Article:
What did I do in order to stay positive?

1 – I spent the first two days on “market research” (job hunting, of course).

2 – Once I got to know which job adverts suited me, according to my skills, I started to make a massive research about the companies that were looking for those skills.

3 – I made a selection of those companies, mainly using as terms of evaluation each company and members’ (founders and directors) expertise, core focus and USP, because “as you climb the ladder of success, be sure it’s leaning against the right building” (H. Jackson Brown, JrI – or probably Anonymous, but, still, the quote gives you the idea).

4 – I picked each company one by one and went further into my research, trying to get as many information as possible from wherever on the web.guerrilla markting

5 – I wrote customised cover letters. When I say “customised” I do not mean just changing the names on the recipient. That is what many companies do when they send emails and, frankly, I, as a customer, I feel like they assume that I am an idiot. Anyway, of course part of the contents were the same – I am still the same person with the same skills and experience  -. In a way, I took that particular task as if I was trying to get my customers’ attention. I am a Guerrilla Marketing passionate, so I even used some of its methods to write my cover letters.Last, but not least, I was completely honest.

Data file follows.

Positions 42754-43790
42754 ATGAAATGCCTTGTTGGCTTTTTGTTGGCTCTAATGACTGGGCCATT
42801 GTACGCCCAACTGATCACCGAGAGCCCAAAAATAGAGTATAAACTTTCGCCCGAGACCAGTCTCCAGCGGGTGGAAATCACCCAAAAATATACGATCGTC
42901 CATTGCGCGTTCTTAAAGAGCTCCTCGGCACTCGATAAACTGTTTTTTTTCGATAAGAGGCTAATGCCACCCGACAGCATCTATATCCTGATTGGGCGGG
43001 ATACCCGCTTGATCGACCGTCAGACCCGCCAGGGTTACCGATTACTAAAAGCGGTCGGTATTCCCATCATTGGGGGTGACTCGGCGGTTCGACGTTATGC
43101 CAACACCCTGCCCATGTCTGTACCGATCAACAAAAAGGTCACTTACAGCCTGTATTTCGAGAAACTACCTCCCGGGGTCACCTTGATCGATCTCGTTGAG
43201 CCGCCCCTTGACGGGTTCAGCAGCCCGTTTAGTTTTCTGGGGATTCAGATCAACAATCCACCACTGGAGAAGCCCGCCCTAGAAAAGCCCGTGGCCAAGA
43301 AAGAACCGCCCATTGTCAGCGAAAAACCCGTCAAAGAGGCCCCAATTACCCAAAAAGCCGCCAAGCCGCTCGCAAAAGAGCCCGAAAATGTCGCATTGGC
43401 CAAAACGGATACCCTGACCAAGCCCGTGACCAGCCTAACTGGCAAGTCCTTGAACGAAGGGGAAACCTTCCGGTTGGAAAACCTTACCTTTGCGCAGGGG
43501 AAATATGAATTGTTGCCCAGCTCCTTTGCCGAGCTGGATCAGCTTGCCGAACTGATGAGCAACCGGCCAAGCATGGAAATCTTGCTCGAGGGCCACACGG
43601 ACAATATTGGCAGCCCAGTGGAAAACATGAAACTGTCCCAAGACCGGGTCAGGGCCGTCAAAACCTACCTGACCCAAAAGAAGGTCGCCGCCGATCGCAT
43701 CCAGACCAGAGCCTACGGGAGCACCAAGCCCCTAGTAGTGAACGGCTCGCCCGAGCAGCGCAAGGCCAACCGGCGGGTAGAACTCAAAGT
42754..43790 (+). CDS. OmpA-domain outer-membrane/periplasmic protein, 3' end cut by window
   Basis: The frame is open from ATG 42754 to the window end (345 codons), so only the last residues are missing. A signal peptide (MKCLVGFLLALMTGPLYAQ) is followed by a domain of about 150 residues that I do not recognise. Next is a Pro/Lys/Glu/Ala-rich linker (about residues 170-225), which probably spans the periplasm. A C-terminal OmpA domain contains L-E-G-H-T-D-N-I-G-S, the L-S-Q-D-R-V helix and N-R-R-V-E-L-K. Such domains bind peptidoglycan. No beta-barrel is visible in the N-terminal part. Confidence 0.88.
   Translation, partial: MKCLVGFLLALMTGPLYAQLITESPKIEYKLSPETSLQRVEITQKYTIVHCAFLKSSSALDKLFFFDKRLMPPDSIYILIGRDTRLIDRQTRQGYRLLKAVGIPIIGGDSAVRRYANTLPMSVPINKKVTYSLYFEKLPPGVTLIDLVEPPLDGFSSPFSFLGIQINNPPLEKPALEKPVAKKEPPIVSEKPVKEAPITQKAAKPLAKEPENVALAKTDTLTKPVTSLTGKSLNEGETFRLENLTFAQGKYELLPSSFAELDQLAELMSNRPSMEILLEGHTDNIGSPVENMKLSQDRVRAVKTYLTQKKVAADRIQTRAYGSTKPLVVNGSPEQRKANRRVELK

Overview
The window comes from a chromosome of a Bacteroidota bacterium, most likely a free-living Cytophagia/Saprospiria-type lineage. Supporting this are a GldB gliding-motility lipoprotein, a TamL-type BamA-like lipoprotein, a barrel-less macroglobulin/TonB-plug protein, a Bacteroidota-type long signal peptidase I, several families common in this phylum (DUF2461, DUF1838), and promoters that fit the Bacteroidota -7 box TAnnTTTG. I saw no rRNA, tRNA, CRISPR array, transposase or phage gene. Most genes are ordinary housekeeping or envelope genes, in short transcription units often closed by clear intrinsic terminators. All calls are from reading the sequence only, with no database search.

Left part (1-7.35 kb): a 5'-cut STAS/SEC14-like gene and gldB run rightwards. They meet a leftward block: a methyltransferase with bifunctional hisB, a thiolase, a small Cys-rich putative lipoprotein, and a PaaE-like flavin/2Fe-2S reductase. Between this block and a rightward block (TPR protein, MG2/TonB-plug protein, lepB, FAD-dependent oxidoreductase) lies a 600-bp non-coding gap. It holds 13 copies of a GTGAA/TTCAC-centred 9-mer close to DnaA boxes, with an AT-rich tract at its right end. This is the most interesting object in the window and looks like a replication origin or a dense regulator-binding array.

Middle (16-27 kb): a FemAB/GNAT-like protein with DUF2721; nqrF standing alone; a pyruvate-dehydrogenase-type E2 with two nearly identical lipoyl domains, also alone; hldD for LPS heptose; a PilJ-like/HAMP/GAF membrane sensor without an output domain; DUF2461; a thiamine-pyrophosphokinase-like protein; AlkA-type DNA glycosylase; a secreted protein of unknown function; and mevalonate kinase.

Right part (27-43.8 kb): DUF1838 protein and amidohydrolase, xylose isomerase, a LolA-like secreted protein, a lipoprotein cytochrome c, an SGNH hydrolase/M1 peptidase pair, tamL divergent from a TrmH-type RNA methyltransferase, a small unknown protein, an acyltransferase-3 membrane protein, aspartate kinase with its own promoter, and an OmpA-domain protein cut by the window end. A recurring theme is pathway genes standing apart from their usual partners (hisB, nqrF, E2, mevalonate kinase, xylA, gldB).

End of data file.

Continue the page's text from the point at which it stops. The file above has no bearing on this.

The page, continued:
Many people told me that in applications you have to “fake” it a little bit. Because…everybody does that, so every employer expects that you actually “pimp” your CV. Well, I have never felt comfortable with that. So I actually never did it, but I guess I did it a bit in my cover letters, apart from last week. Last week I was completely natural and honest.

OLD STREET ROUNDABOUT6 – In less than 1 week I got 3 interview out of 5 applications to Tech City startup jobs that I completed. You might think that it is a small number, but it took me more than 3 hours between researching, coming up with each cover letter, and actually click on “send”.

I have no idea if those companies will take me on board. I mean, I made probably a great impression, but sometimes it is not enough.

However, I am so happy. I am still unemployed, and very conscious about that (I am not going to book any holiday at the Hawaii Islands, for instance), but I am very confident that London will give me a job (aka internship, which for me is still a job) in less than 2 weeks. It might not, but , as Walter Cronkite said, “success is more permanent when you achieve it without destroying your principles”. My strongest principle above all is honesty.

FROM A PASSION TO A BUSINESS

The beginning

In January 2012 I moved to London. I had a flexible contract as a sales assistant with a minimum wage salary. I barely had enough money to pay the rent and the transport expenses. Ergo I could never eat out.

It was the official start of my baking experimentations. I occupied all my spare time to cook, thus I became more and more expert and, with my surprise, even creative at baking: I had ever thought that who was creative at such a mysterious art should have been born like that. Finding myself under the same definition made me really passionate.

I couldn’t imagine that such a passion could have been so strong to drive me and my team into my first business experience.

In October 2012 I was admitted at the MA Creative Economy at Kingston University; we had just formed the Young Enterprise teams, and we were actually registering each team on website.

Solve a Need from The LeanEntrepreneur.co

As business teams we were supposed to create something which could solve a problem we encountered or observed in our living context.